If you find that the MSLicensing key is not being created automatically and you have verified that your terminal servers are in per-device mode, check the permissions on the MSLicensing registry entry. The creation of the MSLicensing key is handled by the SYSTEM account; however through the process, the logged on user is granted full control over the key itself. If you have modified either the HKLM\Software key or the HKLM\Software\Microsoft sub-key permissions, be sure the SYSTEM account is still granted FULL CONTROL to that key and all sub keys. Otherwise the creation of MSLicensing will fail and the client will be unable to connect. You may also try granting Authenticated Users FULL CONTROL to the MSLicensing key and its sub-keys, although this typically isn’t necessary.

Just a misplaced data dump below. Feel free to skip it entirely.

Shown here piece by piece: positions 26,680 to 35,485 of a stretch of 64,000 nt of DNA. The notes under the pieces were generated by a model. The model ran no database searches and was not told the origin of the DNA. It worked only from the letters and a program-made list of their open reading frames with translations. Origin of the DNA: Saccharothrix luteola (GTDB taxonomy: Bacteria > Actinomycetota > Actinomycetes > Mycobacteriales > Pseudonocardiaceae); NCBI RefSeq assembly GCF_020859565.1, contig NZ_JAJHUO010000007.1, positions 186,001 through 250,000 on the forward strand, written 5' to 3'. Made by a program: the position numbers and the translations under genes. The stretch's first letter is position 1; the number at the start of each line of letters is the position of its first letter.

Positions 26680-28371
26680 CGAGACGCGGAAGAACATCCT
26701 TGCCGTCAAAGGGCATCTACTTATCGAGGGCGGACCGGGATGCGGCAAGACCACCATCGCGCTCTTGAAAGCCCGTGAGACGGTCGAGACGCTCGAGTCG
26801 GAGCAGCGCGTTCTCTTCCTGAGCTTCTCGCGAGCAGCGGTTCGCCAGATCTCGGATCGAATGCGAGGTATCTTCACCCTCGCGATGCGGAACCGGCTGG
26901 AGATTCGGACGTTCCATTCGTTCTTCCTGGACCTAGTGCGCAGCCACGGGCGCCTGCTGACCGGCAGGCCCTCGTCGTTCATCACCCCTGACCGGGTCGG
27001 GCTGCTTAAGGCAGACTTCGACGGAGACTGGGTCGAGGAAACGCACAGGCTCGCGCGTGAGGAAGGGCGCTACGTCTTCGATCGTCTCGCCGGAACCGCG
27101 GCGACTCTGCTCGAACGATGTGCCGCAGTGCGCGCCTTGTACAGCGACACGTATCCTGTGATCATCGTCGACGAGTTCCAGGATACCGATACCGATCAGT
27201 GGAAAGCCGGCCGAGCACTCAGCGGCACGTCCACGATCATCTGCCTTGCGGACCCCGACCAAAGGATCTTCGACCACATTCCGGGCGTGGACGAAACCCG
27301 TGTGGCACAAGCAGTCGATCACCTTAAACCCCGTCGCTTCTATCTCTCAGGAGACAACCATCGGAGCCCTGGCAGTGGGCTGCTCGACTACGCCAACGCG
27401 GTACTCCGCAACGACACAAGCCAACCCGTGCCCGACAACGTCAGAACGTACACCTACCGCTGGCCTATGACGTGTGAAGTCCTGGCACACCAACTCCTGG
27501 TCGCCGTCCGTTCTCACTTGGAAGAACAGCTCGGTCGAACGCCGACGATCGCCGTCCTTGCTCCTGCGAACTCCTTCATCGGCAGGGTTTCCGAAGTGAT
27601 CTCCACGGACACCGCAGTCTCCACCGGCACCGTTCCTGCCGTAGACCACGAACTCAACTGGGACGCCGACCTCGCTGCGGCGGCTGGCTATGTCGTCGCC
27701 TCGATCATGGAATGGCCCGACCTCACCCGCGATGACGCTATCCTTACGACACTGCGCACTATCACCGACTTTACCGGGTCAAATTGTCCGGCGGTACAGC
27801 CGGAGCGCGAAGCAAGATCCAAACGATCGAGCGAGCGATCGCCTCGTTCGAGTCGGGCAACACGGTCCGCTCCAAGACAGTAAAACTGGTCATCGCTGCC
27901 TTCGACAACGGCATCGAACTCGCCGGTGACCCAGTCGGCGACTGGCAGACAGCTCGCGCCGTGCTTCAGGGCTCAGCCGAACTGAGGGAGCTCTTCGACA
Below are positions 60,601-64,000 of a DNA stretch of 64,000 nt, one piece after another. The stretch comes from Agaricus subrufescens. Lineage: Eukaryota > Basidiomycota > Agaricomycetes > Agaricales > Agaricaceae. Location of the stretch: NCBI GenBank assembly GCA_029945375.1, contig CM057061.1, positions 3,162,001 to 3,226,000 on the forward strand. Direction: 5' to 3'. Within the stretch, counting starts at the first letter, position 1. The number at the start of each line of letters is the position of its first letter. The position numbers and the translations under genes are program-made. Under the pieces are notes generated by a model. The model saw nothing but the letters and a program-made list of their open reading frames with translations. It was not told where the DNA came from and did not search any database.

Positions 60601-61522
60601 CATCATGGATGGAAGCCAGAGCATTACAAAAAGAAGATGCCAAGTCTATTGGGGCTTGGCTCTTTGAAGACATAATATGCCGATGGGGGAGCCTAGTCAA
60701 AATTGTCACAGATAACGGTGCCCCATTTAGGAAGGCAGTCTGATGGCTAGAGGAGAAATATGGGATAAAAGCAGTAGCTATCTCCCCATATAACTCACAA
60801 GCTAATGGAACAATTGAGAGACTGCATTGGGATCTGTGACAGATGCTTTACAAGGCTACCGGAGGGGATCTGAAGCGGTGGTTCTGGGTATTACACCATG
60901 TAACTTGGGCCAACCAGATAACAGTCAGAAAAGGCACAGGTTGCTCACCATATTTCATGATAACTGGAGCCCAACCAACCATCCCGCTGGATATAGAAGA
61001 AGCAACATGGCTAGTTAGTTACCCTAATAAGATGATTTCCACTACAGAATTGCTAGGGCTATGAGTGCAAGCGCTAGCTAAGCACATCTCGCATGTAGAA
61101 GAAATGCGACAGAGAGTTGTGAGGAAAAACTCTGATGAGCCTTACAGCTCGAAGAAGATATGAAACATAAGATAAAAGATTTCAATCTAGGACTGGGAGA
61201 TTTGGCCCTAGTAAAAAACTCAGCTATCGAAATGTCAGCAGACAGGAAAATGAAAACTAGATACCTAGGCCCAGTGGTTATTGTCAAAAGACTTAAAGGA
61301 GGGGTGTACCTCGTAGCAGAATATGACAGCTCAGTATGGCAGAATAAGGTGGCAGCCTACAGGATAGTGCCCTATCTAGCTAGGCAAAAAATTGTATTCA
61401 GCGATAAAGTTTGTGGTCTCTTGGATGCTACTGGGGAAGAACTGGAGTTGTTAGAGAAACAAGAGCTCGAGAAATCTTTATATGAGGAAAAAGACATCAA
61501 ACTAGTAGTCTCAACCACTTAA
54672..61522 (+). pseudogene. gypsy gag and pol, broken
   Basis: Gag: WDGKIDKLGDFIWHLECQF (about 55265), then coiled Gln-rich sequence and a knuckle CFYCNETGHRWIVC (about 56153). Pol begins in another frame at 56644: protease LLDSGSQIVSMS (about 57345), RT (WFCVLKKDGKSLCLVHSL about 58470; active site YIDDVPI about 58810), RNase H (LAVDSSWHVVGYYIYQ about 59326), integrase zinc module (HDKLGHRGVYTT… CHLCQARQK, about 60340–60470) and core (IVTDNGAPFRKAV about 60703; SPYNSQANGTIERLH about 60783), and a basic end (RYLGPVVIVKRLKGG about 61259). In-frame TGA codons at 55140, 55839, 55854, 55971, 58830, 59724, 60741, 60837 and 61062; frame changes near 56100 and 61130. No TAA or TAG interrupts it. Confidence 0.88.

Popular Event IDs and Corrupt CALs

Many of the following event IDs were mentioned in either parts one, two or three of this series; however many are related to potential problems on the client side. Some of the more popular event log entries are as follows:

Event ID





Unable to acquire a license for user <user>, domain <domain>



The terminal service client <clientname> has provided an invalid license.



The terminal server cannot issue a client license.



The terminal services client <clientname> has been disconnected because its temporary license has expired.

Event ID 1003 is typically logged when the client presents an invalid or corrupt license to the license server. However, event IDs 1000, 1004 and 1011 may also be logged whenever there is a problem with the MSLicensing registry key on the client (corrupt key, invalid permissions, etc.).

As mentioned before, most of these issues can be corrected by simply deleting the MSLicensing registry key. Upon next connection to a terminal server (in per-device mode), Windows will automatically regenerate the MSLicensing key with a new random HardwareID.

Transferring a CAL from One Machine to Another